A useful bibliography for layout design

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The purpose of this bibliography is to give the beginning or intermediate modeler an overview of some of the issues involved in layout design. Most of the items listed are available from your hobby supplier, public library or from the publisher. Some items are listed that are out of print, and they aer noted with an "o.p." Many periodicals are o.p., but back issues are available from a number of sources as noted below. Some beginners may not want to get involved with layout design for their first or second layout; the section on Track Plans presents a number of options for consideration


The periodicals cited in this bibliography are listed below preceded by the abbreviations used in the citations. LDJ and MRP both focus on layout design topics, while MR, RJ and RMC are general interest model railroad magazines. GMR and MRP are annuals. All except LDJ should be available at your local hobby shop. Many public libraries carry MR, and a few carry RMC. Back issues of the magazines are available from the publishers and are often found at swap meets and used magazine shops. Copies of out of print articles can be obtained from some publishers and NMRA members can contact the Kalmbach Memorial Library. MR is also available in full text as part of the Infotrac EF database, an online database available through some libraries.

GMR, Great Model Railroads (ISSN 1048-8685). Kalmbach Publishing Co., 20127 Crossroads Cir., PO Box 1612, Wausheka, WI 53187. Annual, $4.95 per issue.

LDN, Layout Design News. Layout Design Special Interest Group, 605 Tennessee Ave., Alexandra VA 22305. Membership: $15 for four mailings, which includes both LDN and Layout Design Journal (LDJ).

MRP, Model Railroad Planning (ISSN 1086-5586). Kalmbach Publishing Co., 20127 Crossroads Cir., PO Box 1612, Wausheka, WI 53187. Annual, $4.95 per issue.

MR, Model Railroader (ISSN 026-7341). Kalmbach Publishing Co., 20127 Crossroads Cir., PO Box 1612, Wausheka, WI 53187. Monthly, $34.95 per year.

RJ, Railmodel Journal (ISSN 1043-5441). Golden Bell Press, 2403 Champa St. Denver CO 80205. Monthly, $28 per year.

RMC, Railroad Model Craftsman (ISSN 0033877X). Carstens Publications Inc., PO Box 700, Newton NJ 07860. Monthly, $25 per year.


Armstrong, John. Track Planning for Realistic Operation. Kalmbach, 1979. First published in 1962, the second edition of this book explains the whys and wherefores of layout planning, from prototype to table top. Every model railroader planning a layout should read this book.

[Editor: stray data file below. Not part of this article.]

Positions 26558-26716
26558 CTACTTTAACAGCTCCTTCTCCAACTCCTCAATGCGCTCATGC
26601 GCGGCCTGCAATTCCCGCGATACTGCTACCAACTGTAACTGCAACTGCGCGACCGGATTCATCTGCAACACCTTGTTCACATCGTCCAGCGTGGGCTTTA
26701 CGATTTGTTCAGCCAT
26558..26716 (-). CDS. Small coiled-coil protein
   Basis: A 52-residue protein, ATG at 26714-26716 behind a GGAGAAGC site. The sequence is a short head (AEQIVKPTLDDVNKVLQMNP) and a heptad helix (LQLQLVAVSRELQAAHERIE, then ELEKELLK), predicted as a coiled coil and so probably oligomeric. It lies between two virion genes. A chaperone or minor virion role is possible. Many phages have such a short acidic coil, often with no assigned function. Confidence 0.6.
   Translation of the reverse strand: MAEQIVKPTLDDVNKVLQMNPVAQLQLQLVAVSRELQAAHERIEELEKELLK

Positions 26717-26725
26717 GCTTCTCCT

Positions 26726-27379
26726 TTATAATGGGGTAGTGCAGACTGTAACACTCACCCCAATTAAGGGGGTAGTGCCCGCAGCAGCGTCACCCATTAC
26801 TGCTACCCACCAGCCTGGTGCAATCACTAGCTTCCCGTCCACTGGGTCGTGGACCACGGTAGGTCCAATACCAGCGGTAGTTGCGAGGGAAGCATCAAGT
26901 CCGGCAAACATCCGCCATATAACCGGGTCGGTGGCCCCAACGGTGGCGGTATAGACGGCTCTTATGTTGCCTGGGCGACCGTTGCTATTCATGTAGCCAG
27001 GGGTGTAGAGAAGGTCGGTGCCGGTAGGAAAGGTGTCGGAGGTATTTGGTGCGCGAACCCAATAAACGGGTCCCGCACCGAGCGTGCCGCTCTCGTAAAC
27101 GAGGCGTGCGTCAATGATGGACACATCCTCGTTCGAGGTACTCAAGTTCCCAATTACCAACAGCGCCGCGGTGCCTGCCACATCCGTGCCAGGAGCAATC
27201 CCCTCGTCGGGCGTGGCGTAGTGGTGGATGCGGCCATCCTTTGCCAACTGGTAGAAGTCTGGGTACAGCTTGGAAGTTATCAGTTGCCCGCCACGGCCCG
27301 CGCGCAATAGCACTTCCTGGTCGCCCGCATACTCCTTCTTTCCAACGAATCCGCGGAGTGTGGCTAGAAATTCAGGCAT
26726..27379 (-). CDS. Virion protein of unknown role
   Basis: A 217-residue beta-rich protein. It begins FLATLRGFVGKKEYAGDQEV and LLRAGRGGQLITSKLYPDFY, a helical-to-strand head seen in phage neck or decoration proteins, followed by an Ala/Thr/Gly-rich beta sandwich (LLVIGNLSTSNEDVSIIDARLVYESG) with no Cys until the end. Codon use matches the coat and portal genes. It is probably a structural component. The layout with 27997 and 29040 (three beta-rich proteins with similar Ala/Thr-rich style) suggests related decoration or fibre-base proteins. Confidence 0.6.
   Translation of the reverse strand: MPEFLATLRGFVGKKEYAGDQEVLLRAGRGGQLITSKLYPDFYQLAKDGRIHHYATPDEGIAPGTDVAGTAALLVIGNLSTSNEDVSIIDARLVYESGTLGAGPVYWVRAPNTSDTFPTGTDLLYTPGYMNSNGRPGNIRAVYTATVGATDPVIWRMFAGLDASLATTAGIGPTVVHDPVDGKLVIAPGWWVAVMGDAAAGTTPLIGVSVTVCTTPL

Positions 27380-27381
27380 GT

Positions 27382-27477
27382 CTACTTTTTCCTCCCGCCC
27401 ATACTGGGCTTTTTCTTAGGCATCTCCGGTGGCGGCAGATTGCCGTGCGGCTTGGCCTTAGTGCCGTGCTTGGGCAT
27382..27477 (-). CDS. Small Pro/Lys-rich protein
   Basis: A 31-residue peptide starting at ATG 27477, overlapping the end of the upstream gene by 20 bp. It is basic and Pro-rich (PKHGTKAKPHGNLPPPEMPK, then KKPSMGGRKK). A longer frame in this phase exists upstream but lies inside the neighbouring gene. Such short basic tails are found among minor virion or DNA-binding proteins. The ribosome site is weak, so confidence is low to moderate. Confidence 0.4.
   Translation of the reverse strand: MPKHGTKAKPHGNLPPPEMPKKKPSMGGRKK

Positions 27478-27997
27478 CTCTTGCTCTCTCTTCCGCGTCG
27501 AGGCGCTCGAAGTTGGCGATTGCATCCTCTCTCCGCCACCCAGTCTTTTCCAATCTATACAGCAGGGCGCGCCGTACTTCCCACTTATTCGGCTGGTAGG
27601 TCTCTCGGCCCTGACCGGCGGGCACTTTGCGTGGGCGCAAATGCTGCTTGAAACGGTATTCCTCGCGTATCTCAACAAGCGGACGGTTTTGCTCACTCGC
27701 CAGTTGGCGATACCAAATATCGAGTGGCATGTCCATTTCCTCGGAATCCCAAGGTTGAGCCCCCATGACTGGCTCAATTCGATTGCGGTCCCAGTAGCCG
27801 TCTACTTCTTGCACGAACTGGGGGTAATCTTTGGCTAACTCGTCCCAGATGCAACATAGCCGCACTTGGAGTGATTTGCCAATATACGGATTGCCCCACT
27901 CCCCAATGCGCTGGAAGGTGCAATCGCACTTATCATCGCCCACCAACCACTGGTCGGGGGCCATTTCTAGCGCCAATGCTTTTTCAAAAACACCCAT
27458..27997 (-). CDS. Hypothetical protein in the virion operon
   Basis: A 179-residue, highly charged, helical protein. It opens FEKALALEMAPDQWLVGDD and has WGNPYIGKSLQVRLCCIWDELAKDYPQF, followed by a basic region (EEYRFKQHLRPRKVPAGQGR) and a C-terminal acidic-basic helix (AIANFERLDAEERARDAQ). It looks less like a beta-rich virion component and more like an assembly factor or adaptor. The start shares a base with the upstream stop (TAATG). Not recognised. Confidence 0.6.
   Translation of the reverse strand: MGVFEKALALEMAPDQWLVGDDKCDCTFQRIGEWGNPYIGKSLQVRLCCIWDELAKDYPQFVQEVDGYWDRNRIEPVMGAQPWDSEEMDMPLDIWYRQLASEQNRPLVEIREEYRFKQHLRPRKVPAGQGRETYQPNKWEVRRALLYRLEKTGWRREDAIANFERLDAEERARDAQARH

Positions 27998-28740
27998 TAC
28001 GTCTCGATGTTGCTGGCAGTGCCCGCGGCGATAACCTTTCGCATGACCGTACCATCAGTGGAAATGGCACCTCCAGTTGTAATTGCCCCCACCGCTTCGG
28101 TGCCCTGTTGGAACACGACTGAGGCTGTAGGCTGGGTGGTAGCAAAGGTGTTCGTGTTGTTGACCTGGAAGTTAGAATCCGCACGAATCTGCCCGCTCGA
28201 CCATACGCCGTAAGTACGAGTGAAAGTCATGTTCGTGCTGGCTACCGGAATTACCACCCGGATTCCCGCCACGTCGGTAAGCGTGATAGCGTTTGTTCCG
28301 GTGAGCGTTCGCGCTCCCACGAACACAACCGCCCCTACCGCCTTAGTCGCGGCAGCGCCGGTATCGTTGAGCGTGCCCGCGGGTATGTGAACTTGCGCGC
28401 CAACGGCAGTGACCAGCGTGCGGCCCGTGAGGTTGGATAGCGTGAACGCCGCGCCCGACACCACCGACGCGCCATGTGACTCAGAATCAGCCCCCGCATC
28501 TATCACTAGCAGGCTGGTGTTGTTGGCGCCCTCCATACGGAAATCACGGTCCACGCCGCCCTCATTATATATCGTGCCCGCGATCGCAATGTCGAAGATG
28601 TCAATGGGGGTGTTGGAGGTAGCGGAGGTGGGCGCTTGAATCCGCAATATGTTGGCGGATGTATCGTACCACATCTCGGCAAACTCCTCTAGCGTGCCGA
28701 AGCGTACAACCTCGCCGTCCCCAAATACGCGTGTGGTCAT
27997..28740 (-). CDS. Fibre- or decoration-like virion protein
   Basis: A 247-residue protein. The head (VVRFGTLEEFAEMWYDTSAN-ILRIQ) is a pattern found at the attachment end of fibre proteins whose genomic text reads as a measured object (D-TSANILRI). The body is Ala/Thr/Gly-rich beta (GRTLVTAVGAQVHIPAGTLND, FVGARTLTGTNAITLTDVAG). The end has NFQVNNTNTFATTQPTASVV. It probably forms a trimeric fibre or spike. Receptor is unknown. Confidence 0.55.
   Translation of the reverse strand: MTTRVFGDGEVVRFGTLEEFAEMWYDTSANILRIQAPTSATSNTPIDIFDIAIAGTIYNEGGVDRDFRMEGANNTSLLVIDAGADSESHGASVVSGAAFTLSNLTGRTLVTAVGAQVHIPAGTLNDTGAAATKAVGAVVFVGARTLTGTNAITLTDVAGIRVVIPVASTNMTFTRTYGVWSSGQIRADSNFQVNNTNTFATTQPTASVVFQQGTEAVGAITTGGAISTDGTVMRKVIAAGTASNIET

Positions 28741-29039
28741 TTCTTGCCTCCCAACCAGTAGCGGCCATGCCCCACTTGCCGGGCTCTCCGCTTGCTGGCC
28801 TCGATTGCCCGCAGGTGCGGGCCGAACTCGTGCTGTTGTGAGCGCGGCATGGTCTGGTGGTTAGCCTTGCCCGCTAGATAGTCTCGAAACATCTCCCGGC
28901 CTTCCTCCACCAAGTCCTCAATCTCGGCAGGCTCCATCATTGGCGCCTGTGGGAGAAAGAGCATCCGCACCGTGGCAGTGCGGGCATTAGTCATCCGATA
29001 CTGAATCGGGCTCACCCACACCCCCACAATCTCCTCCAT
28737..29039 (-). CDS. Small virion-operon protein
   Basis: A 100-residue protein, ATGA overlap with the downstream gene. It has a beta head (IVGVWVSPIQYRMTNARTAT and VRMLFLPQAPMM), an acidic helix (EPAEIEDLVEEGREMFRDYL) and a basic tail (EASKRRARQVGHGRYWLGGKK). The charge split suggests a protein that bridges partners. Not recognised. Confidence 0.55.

Armstrong, John. Creative Model Railroad Design. Kalmbach, 1978. For the intermediate or advanced modeler. Continues to develop themes presented in Track Planning for Realistic Operation by looking at layout design as influenced by various factors such as pike location, scenery, prototypes or theme.

Barrow, David. "How to plan your layout." Model Railroader, June 1995, pp. 70-76. Barrow describes a technique called "segmental design," a method best applied to room size or larger linear layouts. The article also discusses many of the choices modelers face in the layout design process, such as operating preferences and resources available.

Koester, Tony. "Trains of thought: linear logic." MR, Dec. 1994, pp. 138-139. Advice for the beginner trying to choose a good track plan.

Livingston, Bill. "My railroad just growed." Model Railroader, Sep. 1962, pp. 28-29. More of a track non-plan, but an intriguing look at how one model railroader developed his layout. Reprinted in: Classic articles from Model Railroader. Kalmbach, 1980, o.p., and Track Planning ideas from Model Railroader. Kalmbach, 1981.

Lull, Dave. "Thoughts on the layout design process." LDN 13, pp. 30-37. Advises beginners on a step by step process for designing and building a layout. Answers the question "What should I do first." Does not address selection of a prototype.

Paul Mallery. Design Handbook for Model Railroads. Carstens Publishing, 1979. Includes a chapter on design of small layouts and useful diagrams showing segments of track plans throughout the book.

Railroads You Can Model. Kalmbach, 1976, o.p. The emphasis here is on the prototype. Most layouts in this book are too big for beginners, but the book illustrates the value of selective compression and the need to consider the purpose, track arrangement and practices of the prototype when designing a layout. This volume was followed by More railroads you can model (Kalmbach, 1978, o.p.).